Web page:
The OLRB resumed meeting on January 7, but both the League and the players were concerned. The NHL was convinced that the ORLB was not going to dismiss the application, regardless of how they ruled on the union versus association issue, and the players were worried (given the setbacks in Detroit and Montreal) that they didn't have grounds to actually form an association (especially since they didn't want to be a traditional "union.")
The players and owners both felt pressure to conclude something, so they gathered, without lawyers, for a 13 hour meeting in the boardroom of the Biltmore Hotel in Palm Beach, just after the regular NHL winter meetings. In an out-of-court settlement on February 5, 1958, the NHL promised:
- a $7000 minimum wage (which was, in actuality, the unofficial League norm,)
- an increase in pension benefits,
- increased hospitalization benefits,
- a limit on the number of exhibition games,
- the player shall be the sole judge of his physical fitness to play after injury.
In the end, the players had little to show for their rebellion. A few cosmetic changes were made, but even the communication problem did not seem to have been solved. Over the ensuing seasons the Owner-Player Council did not even meet regularly, and paternalism prevailed. It was not until 1967 that the idea of a union once again gained currency, again in an era of general revived interest across all the major league sports. The fundamental question at the root of the NHLPA failure was whether players really were laborers who could form a trade union. Seemingly caught in a space both commercial and non-commercial, players felt uneasy locating themselves wholly within either. This in itself reflected the success of the owners in using cultural formations to restrain their labor force. Led by Conn Smythe, the league appealed to cultural bonds of loyalty and tradition as justifications for retaining the existing economic structure of labor-management relations, long after other industries had been forced by the state to move toward formal, union-led collective bargaining arrangements.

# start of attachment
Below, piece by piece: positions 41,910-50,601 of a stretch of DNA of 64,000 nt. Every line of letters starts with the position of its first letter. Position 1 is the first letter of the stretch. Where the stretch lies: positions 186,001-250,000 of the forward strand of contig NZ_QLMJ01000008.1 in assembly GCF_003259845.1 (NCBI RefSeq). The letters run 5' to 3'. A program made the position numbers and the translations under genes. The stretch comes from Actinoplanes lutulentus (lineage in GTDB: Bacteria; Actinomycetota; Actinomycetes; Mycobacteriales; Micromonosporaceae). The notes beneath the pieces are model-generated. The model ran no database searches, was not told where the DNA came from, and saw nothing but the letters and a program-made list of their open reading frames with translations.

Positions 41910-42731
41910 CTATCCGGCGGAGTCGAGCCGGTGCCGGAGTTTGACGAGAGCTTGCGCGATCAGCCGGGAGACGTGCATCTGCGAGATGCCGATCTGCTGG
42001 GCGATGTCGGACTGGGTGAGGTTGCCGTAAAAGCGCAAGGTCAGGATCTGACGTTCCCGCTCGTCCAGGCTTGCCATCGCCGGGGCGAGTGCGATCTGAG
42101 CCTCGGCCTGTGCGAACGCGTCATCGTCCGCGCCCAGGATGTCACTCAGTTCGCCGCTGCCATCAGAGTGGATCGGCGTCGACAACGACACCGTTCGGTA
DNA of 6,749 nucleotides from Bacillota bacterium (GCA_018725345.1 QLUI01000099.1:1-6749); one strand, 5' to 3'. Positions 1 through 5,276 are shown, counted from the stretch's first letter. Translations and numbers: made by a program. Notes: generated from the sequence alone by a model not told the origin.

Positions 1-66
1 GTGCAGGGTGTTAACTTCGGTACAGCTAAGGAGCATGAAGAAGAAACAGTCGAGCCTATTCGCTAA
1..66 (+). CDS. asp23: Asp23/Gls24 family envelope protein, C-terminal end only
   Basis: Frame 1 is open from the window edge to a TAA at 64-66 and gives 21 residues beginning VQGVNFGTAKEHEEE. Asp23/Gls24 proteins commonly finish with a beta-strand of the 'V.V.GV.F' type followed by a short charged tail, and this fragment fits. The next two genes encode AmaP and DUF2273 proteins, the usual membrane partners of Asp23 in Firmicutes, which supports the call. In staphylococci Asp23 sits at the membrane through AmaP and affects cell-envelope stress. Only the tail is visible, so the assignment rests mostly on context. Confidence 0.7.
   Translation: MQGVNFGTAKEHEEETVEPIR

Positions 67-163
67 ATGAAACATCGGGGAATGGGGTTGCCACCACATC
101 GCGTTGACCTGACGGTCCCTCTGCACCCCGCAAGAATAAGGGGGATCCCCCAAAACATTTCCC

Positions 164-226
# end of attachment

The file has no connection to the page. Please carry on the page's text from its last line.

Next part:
This season saw the Montreal Canadiens regain first place overall, while the previous season's leader, the Detroit Red Wings, slipped to third. Montreal's Maurice "Rocket" Richard became the first NHL player to score 500 career goals, Jacques Plante won his third straight Vezina Trophy, and Doug Harvey his fourth straight Norris Trophy.
Glenn Hall, after two playoff years in which the Wings were eliminated, was traded, along with Ted Lindsay to the Chicago Black Hawks and Terry Sawchuk was brought back to Detroit in a deal that saw Larry Hillman and Johnny Bucyk go to Boston. Chicago almost made the playoffs, and Hall's goaltending, including seven shutouts, one of which was in his debut with the Hawks, made him a contender for the Hart Trophy.
On October 19, 1957, Rocket Richard, in a 3–1 win over Chicago, scored his 500th career goal, against Glenn Hall. He immediately dedicated it to his old coach Dick Irvin, who had died on May 15, 1957, after a long bout with bone cancer.
When Marcel Paille was brought up to the Rangers from Providence of the AHL for the ailing Gump Worsley, he sparkled, and Worsley was sent down to Providence, though he was eventually recalled. Worsley had his finest campaign up to this point, with a 2.32 goals-against average and four shutouts, and the Rangers finished second — their highest finish since 1941–42.
Two contenders for the Calder Memorial Trophy, Chicago's Bobby Hull and the Toronto Maple Leafs' Frank Mahovlich, battled all season for rookie honours. Mahovlich prevailed, although the Maple Leafs finished last in the NHL.
|2||New York Rangers||70||32||25||13||195||188||+7||77|
|3||Detroit Red Wings||70||29||29||12||176||207||−31||70|
|5||Chicago Black Hawks||70||24||39||7||163||202||−39||55|